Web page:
In the final months of 2020, I ask that you include these things in your prayers: that my time away will be fruitful despite the restrictions and challenges of the coronavirus, that the Board and staff will be listening for and hearing God’s voice clearly, that His people will continue to respond to the needs of SPM as they always have, and that when 2021 arrives we will look back on this year and say “To God be the Glory!”
by Jimmy Cochran, Director of Team Operations
For most of 2020, we have been hit from all sides with bad news, terrible numbers and a virus which seems to be relentless in its attack on people around the globe. The coronavirus has taken this once beautiful and colorful world and covered it in a mire of negativity and painted it gray.
However, on August 24, 2020 the Lord dipped His paintbrush and dripped a bit of color on Canton, GA! The 2020 Saints Prison Ministry SE Golf Classic, sponsored once again by our partners at Real Momentum, took place at the beautiful Fairways of Canton and what a wonderful turnout we had for the event. Eighty-four golfers signed up to play, beating our previous high of 60 in 2017, and they were not disappointed. Magnolia Golf Group did a fantastic job with team pictures and played our 5-minute video shot by Liberty University on one of their giant electronic leaderboards, a new addition the event! Low scores were the norm, with the winning foursome shooting a 47 and taking home some terrific prizes. In addition to some fantastic golf, we were able to share how God is transforming lives behind bars and that no virus will stop the expansion of His Kingdom.
Overall, it was a great day as we were able to taste, for but a moment, some semblance of normalcy. The small bit of rain we had in the morning was not enough to dampen the spirits of those who came out to support the ministry. In the end, everyone was able to enjoy a great day on the course, helping in our efforts to share the gospel behind bars!
by Tom Gibson, IL Saints Softball Coach
Let’s face it, producing an article that pokes fun at prison ministry while trying to live through the Medieval Plague of 2020 is a really tough task. I mean, do I write another passive aggressive article about how the Northeastern guys drive, or yet another article about our bus with yet another secretly-coded message desperately pleading for anyone to come rescue me with their fleet of new reliable buses?
This year has been tough as our season was postponed, postponed again, postponed some more, and then eventually cancelled. We all miss sharing the Gospel in prison. We all miss the games and the competitive fellowship and comradery that we have among our teammates and the inmates. We miss talking about the stories that we hear from the men that we see and how some of them chose Jesus in their darkest hour. We miss the long bus rides and meals after the games. But here are some of the things that I haven’t missed in the slightest!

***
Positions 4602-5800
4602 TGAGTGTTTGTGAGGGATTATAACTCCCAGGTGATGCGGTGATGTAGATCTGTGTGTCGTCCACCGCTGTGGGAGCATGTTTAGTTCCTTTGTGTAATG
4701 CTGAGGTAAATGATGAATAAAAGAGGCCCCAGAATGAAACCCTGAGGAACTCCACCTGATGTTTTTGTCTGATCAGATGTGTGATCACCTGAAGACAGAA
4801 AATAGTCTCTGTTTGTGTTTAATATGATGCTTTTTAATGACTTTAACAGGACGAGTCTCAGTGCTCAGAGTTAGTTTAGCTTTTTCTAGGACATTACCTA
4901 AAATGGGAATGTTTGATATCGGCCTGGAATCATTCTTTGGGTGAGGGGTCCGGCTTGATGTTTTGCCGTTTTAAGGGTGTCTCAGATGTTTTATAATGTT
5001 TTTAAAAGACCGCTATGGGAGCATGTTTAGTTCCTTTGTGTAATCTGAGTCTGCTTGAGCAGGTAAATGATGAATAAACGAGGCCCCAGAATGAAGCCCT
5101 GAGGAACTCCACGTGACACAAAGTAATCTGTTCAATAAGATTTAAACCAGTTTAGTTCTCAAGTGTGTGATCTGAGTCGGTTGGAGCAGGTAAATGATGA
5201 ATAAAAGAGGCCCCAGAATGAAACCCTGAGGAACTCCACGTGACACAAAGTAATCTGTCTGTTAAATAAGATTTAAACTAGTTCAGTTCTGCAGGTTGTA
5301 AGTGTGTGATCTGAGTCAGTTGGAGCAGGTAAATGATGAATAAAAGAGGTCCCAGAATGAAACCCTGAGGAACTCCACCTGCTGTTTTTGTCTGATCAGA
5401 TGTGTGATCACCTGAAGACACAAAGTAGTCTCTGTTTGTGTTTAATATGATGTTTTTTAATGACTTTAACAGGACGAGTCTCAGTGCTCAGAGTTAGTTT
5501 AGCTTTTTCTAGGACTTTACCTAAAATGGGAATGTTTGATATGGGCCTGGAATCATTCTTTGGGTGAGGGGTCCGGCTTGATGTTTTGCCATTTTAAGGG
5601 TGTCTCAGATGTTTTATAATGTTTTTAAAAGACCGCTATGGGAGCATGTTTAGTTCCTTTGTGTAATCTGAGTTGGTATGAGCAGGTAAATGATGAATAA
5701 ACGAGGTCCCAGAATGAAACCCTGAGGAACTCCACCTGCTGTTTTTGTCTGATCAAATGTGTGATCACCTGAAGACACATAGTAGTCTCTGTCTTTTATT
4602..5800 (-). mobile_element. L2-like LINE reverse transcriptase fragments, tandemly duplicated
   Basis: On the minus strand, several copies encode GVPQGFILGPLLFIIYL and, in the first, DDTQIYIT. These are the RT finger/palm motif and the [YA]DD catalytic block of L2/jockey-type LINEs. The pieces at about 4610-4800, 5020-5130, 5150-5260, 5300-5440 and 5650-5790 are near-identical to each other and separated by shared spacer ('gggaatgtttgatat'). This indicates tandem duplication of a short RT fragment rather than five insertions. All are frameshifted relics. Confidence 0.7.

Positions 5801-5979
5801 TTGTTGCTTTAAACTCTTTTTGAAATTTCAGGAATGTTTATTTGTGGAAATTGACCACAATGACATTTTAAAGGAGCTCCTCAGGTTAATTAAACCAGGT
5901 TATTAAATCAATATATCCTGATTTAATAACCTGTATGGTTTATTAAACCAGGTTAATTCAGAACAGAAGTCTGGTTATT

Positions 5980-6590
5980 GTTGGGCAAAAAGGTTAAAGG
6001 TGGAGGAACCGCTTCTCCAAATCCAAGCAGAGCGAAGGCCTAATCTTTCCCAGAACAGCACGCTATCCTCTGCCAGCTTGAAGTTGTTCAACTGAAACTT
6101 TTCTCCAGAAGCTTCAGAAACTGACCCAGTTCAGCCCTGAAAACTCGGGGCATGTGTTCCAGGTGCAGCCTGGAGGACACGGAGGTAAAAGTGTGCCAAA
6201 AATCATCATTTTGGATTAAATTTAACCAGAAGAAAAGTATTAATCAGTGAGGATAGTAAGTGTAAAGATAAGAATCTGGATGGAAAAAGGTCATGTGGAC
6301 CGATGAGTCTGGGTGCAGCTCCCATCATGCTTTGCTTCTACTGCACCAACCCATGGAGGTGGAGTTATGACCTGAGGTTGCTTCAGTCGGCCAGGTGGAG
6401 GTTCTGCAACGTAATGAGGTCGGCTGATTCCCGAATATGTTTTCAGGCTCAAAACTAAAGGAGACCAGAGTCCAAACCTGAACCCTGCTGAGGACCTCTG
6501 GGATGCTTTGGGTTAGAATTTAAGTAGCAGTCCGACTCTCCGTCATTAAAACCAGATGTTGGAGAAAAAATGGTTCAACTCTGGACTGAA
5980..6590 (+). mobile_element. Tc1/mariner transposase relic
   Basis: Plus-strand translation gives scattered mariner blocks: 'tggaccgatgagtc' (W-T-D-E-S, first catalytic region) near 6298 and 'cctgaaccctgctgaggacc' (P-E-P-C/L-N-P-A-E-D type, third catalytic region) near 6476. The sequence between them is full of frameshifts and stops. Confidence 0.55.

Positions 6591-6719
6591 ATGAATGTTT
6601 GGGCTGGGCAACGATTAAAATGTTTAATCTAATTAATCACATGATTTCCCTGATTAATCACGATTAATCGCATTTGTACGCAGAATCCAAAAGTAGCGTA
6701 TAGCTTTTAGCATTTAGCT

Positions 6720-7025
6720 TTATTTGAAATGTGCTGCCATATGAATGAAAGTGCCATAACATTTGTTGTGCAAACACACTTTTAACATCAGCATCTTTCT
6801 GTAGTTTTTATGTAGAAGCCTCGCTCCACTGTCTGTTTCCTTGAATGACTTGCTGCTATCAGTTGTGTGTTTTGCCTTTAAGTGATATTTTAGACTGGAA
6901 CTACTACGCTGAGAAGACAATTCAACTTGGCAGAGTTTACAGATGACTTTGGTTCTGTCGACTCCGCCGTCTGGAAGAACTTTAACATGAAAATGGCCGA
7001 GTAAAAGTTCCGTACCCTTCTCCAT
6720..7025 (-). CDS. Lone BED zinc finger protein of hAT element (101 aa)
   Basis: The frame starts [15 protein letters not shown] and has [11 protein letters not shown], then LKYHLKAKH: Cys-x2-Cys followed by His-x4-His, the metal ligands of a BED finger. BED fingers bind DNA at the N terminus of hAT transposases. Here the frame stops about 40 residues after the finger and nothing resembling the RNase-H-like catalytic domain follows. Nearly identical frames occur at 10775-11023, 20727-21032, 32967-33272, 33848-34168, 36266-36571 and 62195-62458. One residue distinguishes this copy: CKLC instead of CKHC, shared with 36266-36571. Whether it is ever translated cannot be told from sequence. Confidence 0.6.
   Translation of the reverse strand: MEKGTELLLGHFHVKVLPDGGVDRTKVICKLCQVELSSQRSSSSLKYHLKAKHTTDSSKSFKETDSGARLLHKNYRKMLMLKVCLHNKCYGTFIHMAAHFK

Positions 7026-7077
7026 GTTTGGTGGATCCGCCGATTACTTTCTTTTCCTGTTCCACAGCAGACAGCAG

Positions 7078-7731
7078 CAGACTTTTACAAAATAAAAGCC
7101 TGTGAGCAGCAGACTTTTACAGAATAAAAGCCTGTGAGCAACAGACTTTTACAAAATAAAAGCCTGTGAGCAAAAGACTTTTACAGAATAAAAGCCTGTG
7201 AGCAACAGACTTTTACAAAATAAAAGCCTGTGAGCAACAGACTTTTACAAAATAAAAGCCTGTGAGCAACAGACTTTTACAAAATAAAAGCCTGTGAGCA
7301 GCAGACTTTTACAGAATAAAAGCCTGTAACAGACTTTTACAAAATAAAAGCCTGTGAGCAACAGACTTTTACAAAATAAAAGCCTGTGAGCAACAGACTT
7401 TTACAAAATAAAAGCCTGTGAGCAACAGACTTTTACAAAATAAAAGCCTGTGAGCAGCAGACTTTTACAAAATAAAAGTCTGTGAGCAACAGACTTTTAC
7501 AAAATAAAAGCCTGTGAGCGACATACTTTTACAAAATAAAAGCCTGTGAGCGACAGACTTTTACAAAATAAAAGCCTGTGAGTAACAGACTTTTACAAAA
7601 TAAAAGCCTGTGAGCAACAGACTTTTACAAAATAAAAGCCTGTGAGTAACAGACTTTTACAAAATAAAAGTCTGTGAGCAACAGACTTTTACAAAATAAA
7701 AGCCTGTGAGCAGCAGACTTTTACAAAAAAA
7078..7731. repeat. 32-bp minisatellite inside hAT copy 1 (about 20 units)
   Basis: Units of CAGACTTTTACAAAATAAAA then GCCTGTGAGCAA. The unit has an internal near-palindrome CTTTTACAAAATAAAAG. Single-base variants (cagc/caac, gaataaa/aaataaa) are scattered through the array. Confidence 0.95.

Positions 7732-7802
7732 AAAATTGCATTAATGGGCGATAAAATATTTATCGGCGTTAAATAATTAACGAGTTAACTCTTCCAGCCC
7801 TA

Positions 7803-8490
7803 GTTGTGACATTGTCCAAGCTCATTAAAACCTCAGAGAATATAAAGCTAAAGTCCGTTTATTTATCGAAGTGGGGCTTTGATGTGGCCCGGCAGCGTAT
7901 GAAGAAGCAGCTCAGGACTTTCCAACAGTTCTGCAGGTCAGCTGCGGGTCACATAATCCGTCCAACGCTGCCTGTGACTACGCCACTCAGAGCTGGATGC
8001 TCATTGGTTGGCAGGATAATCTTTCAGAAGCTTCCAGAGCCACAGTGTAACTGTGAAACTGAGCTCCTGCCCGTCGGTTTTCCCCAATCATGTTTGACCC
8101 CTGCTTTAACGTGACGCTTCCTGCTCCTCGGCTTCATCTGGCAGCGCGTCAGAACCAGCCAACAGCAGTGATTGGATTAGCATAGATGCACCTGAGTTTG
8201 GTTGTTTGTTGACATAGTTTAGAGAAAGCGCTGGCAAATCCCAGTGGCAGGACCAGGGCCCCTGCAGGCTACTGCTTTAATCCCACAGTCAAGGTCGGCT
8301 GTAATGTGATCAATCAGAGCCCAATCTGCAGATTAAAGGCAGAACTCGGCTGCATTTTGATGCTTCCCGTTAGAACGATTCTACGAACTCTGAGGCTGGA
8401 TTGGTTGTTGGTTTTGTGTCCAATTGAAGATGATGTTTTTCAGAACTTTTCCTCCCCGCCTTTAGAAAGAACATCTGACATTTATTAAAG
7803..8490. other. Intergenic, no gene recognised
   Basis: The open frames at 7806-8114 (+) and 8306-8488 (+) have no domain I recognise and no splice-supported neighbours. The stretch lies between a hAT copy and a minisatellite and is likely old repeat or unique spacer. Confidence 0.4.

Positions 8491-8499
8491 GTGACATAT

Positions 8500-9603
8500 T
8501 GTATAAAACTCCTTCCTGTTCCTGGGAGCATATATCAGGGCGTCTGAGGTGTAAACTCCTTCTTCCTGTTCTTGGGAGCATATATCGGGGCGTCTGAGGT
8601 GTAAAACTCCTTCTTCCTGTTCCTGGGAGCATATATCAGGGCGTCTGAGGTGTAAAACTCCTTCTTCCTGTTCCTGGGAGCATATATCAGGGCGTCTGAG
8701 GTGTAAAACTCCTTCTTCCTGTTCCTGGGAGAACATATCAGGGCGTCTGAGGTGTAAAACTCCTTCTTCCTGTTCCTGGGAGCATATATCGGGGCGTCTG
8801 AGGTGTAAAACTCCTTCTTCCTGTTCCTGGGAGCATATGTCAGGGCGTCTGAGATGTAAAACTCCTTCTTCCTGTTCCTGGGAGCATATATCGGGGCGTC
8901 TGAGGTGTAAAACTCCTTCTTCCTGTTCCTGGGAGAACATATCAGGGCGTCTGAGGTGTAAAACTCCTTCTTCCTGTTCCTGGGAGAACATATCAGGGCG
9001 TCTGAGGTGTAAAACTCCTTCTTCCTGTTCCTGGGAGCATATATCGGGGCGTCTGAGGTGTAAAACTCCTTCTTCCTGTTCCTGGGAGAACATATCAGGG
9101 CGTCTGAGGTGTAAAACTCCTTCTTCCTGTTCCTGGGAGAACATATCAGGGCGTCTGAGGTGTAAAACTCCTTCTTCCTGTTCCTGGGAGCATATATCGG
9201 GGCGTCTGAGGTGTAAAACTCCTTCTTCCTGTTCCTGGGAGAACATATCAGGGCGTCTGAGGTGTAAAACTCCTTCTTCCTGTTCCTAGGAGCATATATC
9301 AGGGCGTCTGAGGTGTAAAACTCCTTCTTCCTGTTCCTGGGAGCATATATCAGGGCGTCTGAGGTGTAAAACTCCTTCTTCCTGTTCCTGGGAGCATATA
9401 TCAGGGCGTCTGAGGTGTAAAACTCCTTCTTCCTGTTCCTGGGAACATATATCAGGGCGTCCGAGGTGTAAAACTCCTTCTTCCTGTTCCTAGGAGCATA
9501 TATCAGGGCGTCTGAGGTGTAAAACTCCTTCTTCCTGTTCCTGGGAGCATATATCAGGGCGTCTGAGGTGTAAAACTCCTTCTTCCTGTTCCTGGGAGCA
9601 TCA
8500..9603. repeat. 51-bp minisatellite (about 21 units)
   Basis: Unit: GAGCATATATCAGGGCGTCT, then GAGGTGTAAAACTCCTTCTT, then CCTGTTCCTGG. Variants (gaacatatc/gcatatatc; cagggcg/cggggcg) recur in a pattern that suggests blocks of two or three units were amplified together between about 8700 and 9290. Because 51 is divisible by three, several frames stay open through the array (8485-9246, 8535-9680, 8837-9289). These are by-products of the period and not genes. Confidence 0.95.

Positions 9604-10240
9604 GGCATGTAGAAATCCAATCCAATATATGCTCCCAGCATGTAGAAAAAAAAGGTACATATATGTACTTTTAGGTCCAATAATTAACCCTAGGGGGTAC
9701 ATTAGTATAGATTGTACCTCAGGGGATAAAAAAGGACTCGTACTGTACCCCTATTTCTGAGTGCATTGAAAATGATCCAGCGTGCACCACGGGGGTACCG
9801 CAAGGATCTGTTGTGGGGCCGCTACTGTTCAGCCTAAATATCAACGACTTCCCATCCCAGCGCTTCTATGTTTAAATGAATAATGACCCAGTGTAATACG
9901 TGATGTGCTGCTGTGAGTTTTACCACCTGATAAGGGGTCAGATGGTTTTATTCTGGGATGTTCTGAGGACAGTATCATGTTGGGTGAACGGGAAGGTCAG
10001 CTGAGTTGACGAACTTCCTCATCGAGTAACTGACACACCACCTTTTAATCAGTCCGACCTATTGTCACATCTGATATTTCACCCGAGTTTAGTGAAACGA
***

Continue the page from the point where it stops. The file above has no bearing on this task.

I HAVE NOT MISSED, Waking Up at 2:40 am
It is physically impossible to be in bed before 11 p.m. the night before a Saints prison visit. There is always a kid’s activity on a Friday night that will run late. There is always one part of your uniform that didn’t make it into the washing machine yet. The printer will run out of ink as you are printing your Gospel message the next day, resulting in a trip to Walmart. And, of course, there is always that elusive right-handed batting glove that is somewhere between your garage and diamond #2 at the local park. Of course, you are playing at Mayberry State Prison which is on the other side of the state and 4 hours off of the highway. Of course, they have requested that you arrive at 7 am. This will require meeting in the middle of the night with several other zombies who also left a batting glove at diamond #2 earlier in the week!
I HAVE NOT MISSED, Gas Station Food
Naturally, there isn’t a restaurant nearby Smallville State Prison so, of course, we will dine at the local Shell Gas Station. No, it’s not the nice one near the interstate with the Subway or Arby’s attached. It is the one in Middle-of-Nowhere, IL that has the four rolling hot dogs and the out of order fountain soda machine. There is always the gas station pizza option… but everyone is afraid to try that. There may be some local stuff like Farmer Jenkins’ Beef Jerky, or Junior’s Boiled Peanuts but this meal will most likely consist of Jack Links and a bag of Hostess frosted donuts.
I HAVE NOT MISSED, Prison Food
I take back all of the bad stuff I said about the gas station pizza…
I HAVE NOT MISSED, Getting Blown Out by a Prison All-Star Team
We have a pretty good record overall when we play against the inmate teams but sometimes you play a team of destiny. They got the notice about your August visit back in February and they have been doing a Rocky IV training montage-type practice every day since that Saints poster went up in the prison gym. They will recruit the guy who played AAA baseball and some guys who played in the NCAA tournament a while back as soon as they hear about this prison visit. This game is usually ugly. Your outfielders will either quit on the spot or go hide in the crowd. Your team will either leave the field humbled or ready to retire and join a basket weaving ministry.
Don’t get me wrong, I would be more than happy to get up early and eat some bad gas station food before playing against the prison all-stars tomorrow if asked – but those aren’t at the top of my list of things I missed the most about not going to prison in 2020!